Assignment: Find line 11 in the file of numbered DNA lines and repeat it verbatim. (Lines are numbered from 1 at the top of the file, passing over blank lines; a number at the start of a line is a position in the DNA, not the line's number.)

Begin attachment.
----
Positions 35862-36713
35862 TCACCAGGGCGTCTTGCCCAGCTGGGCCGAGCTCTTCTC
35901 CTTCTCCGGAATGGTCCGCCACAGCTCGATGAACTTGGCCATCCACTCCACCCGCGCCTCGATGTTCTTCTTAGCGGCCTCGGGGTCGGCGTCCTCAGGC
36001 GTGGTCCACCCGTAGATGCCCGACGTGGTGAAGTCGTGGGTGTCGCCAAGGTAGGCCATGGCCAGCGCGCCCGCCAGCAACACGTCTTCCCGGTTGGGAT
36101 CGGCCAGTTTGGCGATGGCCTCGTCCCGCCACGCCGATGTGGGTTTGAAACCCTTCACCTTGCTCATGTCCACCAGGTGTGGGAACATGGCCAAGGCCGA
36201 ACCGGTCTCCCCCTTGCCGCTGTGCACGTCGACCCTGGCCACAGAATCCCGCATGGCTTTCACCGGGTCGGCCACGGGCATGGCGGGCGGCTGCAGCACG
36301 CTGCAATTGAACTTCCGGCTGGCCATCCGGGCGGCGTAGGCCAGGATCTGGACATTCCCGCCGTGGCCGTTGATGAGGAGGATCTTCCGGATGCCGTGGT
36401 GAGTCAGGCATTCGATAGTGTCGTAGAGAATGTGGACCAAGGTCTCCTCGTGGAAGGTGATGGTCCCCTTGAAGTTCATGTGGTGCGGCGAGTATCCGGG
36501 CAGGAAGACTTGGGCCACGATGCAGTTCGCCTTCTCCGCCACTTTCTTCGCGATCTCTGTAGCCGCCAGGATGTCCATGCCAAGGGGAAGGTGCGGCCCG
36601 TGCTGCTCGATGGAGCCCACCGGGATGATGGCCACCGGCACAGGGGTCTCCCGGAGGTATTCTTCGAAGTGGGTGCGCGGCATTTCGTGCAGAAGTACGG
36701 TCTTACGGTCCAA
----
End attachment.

36701 TCTTACGGTCCAA